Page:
9 Oct 2013
Publishers developing or refining their open-access (OA) strategies need to explore what they can do to differentiate themselves in the academic market by aiding authors, librarians and researchers. As authors and their institutions become increasingly astute in their decisions about where to publish in OA form there are some important things that publishers should consider in order to navigate and succeed in the academic market.
The first is to develop a clear pricing strategy. We are still a long way from realising a truly mature market for OA publishing. However there is a growing focus on the cost and management of article processing charges (APCs). Attempts are already underway to map APC costs to article influence, as exemplified by the OA cost effectiveness tool at www.eigenfactor.org/openaccess, and such formulations are likely to become increasingly sophisticated over time. Meanwhile, authors, academic institutions and research funders are increasingly likely to seek evidence that the APCs they pay represent fair value for the money.
The second thing that publishers should consider is the need to adapt their systems and reporting to meet the needs of authors and institutions. Many institutions have limited funds available to cover APCs and so expect to increase access to their research through a mixture of APC payments (‘gold OA’) and deposit in repositories (‘green OA’). To be able to manage this effectively they would like the option to pre-approve APC expenditure by their authors. And authors themselves would prefer to confirm that funds are available from their institution or research funder before accepting liability for payment of an APC.
These emerging requirements force changes to established systems and workflow patterns and require the capture and transfer of additional data as part of the publication process. Publishers that can find standardised ways to recognise and accommodate these needs will be well placed for success in the academic market. Meanwhile, publishers should consider another dimension of customer service: authors and institutions are not likely to want to learn and accommodate dozens, if not potentially hundreds, of different APC policies and systems that can slow their processes and create new complications for all parties. Publishers should therefore consider whether it is really necessary to develop or implement their own unique APC processing solutions.
As the requirements of research funders continue to change rapidly, publishers need to reflect regularly on the implications of these changes for their business models. In the USA, the deadline has now passed for federal agencies with research and development budgets over $100 million to submit plans to ‘dramatically increase’ access to the results of their research (though I’ve heard on the grapevine some funders have missed the deadline). In the UK, the Research Councils UK policy on OA has been in effect since 1 April 2013, and the councils have explicitly expressed a preference for the gold OA route and the CC-BY licence. Meanwhile, it seems inevitable that the UK’s Research Excellence Framework (REF) will include an OA mandate for the period 2014-2020, although without prescribing the route (green or gold) or licence. In Europe as a whole, member states have clearly indicated their support for broader and more rapid access to scientific publications. Further, expanding OA in scientific publications will be a general aim of the future Horizon 2020 research framework programme.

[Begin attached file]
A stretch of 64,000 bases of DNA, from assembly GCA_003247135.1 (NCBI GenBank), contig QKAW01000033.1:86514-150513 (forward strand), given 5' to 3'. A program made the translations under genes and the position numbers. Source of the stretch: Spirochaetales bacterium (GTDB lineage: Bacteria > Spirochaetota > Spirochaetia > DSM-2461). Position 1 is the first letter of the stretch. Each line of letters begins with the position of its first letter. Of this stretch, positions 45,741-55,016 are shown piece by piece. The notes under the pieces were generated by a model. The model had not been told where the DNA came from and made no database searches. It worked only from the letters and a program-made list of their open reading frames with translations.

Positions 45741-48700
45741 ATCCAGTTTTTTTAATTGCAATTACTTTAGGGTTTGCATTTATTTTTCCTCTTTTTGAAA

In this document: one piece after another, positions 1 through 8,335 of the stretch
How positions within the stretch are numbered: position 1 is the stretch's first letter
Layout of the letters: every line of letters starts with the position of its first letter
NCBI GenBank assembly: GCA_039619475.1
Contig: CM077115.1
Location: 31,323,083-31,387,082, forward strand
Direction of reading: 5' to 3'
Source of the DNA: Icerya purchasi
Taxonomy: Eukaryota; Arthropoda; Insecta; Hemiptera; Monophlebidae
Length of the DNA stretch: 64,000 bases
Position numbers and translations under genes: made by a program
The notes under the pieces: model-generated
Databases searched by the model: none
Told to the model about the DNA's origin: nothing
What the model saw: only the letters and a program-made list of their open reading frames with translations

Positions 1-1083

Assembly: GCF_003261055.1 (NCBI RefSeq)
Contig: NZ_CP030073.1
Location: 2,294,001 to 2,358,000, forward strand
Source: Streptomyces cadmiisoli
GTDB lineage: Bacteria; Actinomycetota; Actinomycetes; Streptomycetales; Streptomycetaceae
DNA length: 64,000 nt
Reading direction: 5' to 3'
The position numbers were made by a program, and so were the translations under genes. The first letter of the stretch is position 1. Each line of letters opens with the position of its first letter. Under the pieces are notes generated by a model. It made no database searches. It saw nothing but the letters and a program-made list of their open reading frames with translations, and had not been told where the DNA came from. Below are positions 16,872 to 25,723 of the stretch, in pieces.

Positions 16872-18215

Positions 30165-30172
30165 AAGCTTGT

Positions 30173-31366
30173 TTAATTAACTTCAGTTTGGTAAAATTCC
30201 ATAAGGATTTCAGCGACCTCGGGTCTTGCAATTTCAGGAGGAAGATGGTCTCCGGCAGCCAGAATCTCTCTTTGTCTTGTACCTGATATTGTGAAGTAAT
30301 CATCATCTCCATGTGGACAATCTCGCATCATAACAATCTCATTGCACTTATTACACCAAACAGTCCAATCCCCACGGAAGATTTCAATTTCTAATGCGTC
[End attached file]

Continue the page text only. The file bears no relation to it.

Ultimately, the decision about where to publish and whether to pay an APC rests primarily with the submitting author. Publishers that can offer a seamless process—the more simple, the better— are likely to see a far more favourable reception than those for whom OA represents an afterthought in the process. A successful user experience will follow an author step-by-step, from submission through peer review, and once approval for publication is received, will easily allow the author to arrange payment of an APC and/or deposit the article to a repository.
This post is extracted from an article I wrote for Research Information, the full text is available at http://www.researchinformation.info/news/news_story.php?news_id=1388